University o Waterloo

University o Waterloo. Mātauranga i roto i Canada. Ako Abroad.

University of Waterloo Details

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Overview


I roto i te ngakau o Waterloo Region, i te mua o te auahatanga, te University o Waterloo he kāinga ki te rangahau ao-te huri me te whakaako faauruhia. I te hub o te tipu whatunga o hononga ao, ka tarai i Waterloo te heke mai na roto i te hanga piriti ki ahumahi me te i waenganui i pekanga, pūtahi me ngā hapori.

Mai i rorohiko aronui me te nanotechnology ki hinengaro haumanu, engineering me pūtaiao hauora rangahau, whakaaro e ka huri i te ao kei i te ngakau o ko wai e tatou.

I roto i te hawhe rau noa, te University o Waterloo, kei i te ngakau o te hangarau hub o Canada, kua riro te whare wānanga ārahi whānui ki tata 36,000 ki tonu- me ngā ākonga wahi-wā i roto i te paetahi me te paetahi hōtaka.

Tamau runga wānanga tino auaha o Canada, Waterloo he kāinga ki te rangahau matatau me te whakaako i roto i te pūtaiao, me te engineering, pāngarau me te rorohiko pūtaiao, hauora, taiao, toi me tikanga ā. Mai i rorohiko aronui me te nanotechnology ki hinengaro me pūtaiao hauora rangahau haumanu, hopoi mai tahi Waterloo whakaaro me feruriraa ngingila, innovations fakalaumālie ki pānga tūturu tenei ra, me te i roto i te heke mai.

Ka rite ki te kāinga ki te nui hōtaka mātauranga pou-tuarua mahi ngātahi o te ao, Waterloo awhi ona hononga ki te ao, me te akiaki hononga anaanatae i roto i te akoranga, rangahau, me te arumoni. Ki te fare me ngā pokapū mātauranga i runga i wha fenua, me ngā hononga mātauranga puta noa i te ao, Kei te auaha Waterloo te heke mai o te ao.

wānanga tino auaha o Canada i te tau

to tatou iwi

  • 1957: University o Waterloo oroko ki 74 ngā ākonga
  • teie mahana: 30,600 paetahi, 5,300 ngā ākonga paetahi
  • 15 ōrau paetahi ao, 36 ōrau ao ākonga paetahi
  • 1,139 manga wā-tonu, 322 manga ao
  • whakaaetia Ngā Waeine: 5,778 paetahi nekehanga, 1,723 Masters,303 kairangi (2014)

To tatou mana ao

  • 1,000-eka wānanga matua i roto i Waterloo
  • fare pee'utari reinvigorating otaota mai te pa puta noa i to tatou rohe i roto i Kitchener, Cambridge ko Stratford
  • $2.6 piriona ia tau i roto i te pānga ōhanga i roto i te Ontario (2013 Economic Report Pānga)

6 aravihi

  • Applied Sciences Hauora
  • Toi
  • Engineering
  • taiao
  • Math
  • pūtaiao

10 kura e hāngai ana manga-

  • Kaute me Finance (Toi)
  • architecture (Engineering)
  • Balsillie Kura o International Affairs (Toi)
  • Rawiri Cheriton Kura o Science Rorohiko (Pāngarau)
  • Optometry (pūtaiao)
  • Pharmacy (pūtaiao)
  • whakamahere (taiao)
  • Kura o Public Health, me Hauora Systems (Applied Sciences Hauora)
  • Kura o Taiao, Hinonga me te Whanaketanga (taiao)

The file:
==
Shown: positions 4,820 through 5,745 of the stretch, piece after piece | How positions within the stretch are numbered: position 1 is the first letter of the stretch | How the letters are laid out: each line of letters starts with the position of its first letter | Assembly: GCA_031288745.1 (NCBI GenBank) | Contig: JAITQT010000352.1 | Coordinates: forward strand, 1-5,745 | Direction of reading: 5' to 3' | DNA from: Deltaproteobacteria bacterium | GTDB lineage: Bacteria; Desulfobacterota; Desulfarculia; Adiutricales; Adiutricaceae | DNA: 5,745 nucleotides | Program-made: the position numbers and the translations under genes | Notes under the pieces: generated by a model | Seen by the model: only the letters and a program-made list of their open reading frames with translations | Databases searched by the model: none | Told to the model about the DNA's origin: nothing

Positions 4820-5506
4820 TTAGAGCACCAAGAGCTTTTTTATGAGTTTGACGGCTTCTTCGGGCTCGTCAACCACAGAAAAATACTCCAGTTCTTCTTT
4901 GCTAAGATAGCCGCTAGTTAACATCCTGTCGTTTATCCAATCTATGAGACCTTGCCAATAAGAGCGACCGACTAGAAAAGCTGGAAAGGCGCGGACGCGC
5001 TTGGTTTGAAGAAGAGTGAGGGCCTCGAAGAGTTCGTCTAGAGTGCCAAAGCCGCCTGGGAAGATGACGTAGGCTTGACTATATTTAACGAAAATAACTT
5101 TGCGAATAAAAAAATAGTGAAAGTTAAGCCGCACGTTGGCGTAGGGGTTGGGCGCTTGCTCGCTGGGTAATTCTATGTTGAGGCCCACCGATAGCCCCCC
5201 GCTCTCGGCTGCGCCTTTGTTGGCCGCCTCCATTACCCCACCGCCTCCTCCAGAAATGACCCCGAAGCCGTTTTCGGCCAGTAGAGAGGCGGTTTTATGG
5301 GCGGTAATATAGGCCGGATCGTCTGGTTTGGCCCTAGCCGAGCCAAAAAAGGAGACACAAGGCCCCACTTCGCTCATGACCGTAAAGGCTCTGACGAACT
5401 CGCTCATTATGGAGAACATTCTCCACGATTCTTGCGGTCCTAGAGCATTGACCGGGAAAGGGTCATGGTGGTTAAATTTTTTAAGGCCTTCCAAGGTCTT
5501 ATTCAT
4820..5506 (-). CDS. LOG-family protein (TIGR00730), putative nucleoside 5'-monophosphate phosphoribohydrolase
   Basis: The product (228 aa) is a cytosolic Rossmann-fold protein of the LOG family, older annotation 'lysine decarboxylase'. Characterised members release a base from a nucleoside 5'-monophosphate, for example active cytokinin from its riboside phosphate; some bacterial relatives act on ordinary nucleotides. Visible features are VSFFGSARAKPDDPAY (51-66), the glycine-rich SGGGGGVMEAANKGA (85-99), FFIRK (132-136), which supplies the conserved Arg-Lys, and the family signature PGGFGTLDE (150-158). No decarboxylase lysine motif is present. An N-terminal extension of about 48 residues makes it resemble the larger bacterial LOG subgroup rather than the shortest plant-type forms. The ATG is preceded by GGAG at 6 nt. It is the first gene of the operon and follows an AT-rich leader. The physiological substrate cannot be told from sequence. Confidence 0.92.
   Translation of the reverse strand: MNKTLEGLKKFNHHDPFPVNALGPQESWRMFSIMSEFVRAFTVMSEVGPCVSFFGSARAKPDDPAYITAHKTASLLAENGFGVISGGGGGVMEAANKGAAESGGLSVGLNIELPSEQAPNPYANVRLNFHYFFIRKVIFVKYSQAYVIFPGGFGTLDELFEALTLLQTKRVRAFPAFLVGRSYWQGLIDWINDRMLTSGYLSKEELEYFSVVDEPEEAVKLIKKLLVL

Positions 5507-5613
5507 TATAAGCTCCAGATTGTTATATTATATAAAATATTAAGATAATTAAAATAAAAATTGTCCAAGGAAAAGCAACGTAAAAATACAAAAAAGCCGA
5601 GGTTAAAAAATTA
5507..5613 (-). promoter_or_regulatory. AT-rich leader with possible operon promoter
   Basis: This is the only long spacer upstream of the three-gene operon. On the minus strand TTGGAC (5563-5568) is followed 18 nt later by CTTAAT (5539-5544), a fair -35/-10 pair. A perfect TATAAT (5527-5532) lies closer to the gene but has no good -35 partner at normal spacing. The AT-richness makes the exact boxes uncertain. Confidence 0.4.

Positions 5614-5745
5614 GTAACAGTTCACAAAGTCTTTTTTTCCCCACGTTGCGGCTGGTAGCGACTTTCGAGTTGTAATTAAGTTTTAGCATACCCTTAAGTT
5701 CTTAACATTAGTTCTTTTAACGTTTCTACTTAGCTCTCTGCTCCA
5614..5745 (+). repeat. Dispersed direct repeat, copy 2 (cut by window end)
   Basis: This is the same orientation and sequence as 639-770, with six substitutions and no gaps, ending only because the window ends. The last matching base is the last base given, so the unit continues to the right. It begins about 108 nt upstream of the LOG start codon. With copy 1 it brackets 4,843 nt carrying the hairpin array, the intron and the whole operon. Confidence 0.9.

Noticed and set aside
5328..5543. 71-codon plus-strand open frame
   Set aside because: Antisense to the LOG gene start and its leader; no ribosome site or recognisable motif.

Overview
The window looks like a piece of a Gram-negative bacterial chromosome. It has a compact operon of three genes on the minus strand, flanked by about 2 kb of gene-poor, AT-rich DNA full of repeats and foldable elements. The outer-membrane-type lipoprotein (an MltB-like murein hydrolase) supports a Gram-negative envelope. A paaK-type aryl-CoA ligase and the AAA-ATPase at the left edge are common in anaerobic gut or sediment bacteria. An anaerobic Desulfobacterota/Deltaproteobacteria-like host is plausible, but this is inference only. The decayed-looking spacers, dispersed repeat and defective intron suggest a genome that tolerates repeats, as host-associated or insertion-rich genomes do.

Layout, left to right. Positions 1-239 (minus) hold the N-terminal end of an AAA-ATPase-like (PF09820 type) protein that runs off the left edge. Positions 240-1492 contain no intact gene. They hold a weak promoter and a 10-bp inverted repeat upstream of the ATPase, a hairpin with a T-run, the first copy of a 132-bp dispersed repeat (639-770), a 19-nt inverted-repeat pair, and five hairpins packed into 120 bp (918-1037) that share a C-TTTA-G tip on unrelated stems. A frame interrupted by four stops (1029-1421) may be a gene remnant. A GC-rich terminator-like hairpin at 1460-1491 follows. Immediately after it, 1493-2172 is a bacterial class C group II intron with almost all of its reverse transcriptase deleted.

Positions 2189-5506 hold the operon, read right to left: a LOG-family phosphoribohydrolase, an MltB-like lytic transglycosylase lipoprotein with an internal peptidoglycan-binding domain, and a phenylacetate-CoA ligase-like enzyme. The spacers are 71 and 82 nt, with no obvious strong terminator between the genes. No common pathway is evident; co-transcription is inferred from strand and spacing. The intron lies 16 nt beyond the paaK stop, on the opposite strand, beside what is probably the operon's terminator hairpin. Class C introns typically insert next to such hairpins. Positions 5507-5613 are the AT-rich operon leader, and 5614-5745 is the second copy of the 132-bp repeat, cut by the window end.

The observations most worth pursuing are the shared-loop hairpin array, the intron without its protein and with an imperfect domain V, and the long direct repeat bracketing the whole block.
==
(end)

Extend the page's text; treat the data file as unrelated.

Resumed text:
• Kura o Taiao, Rauemi me te Sustainability (taiao)
  • Mahi Social (Renison)

4 pūtahi tūhono me te Kotahitanga

  • Conrad Grebel University College
  • Renison University College
  • st. University o Jerome
  • st. University College a Paulo

kairangi ao mohio

  • QS Stars 5+ ao te
  • Top whānui University Research i roto i Canada mō te waru tau karapīpiti (rangahau Infosource)
  • Top 25 i roto i te ao hoki Science Rorohiko me Pāngarau (QS tūranga)
  • Top 50 i roto i te ao hoki Geography (QS tūranga)
  • Top 100 i roto i te ao hoki Engineering Civil, Engineering hiko, Engineering aunoa, Sciences taiao, Sociology, Hoahoanga me te Taiao i hanga, Psychology, me te Rangahau Statistical me Whakahaere (QS tūranga)
  • Ko tētahi o runga o te ao 50 kura engineering (Mātauranga rangatira o te Ao Universities)
  • #19 hoki Science Rorohiko (U.S. News ko World Report)
  • #47 hoki Engineering (U.S. News ko World Report)

ahurei rawa ngā ākonga mō te angitu

tīmata kaha ngā ākonga Waterloo me hira i roto i te taiao akoranga e he wheako, rangahau-taonga, me te hāngai tūturu-ao.

  • $250+ miriona moni korerotia e Waterloo tahi-op ākonga (2014-15)
  • E rua nga tau i muri i puta, 89 ōrau o Waterloo mahi ngā ākonga tahi-op i roto i te mara e pā ana ki to ratou tohuwhakaritea ki 75 ōrau o Rōnaki whare wānanga Ontario katoa
  • #1 hoki faaineineraa mahi (Globe ko Report University Mail)
  • 54 ōrau o ngā ākonga i te toharite tomokanga o 90+ ōrau (2015)
  • 17,600+ ngā mahi i roto i 60+ whenua ki 6,300+ whakahaere

Ētahi o nga kamupene runga nei utu ngā tatou ākonga:

  • Apple
  • Barclays
  • Parakipere
  • Bloomberg
  • Bombardier
  • Ernst & Young
  • Facebook, inc.
  • Fairfax pūtea
  • Holding Ltd.
  • GM Canada
  • Google
  • OpenText
  • RBC
  • Sun Life pūtea
  • Twitter
  • Ko te Hospital hoki tamariki Mahakí
  • Toyota Motor Manufacturing Canada Inc.

kura / Colleges / tari / kōhi / aravihi


  • Anthropology
  • Applied Language Studies
  • Applied Mathematics
  • architecture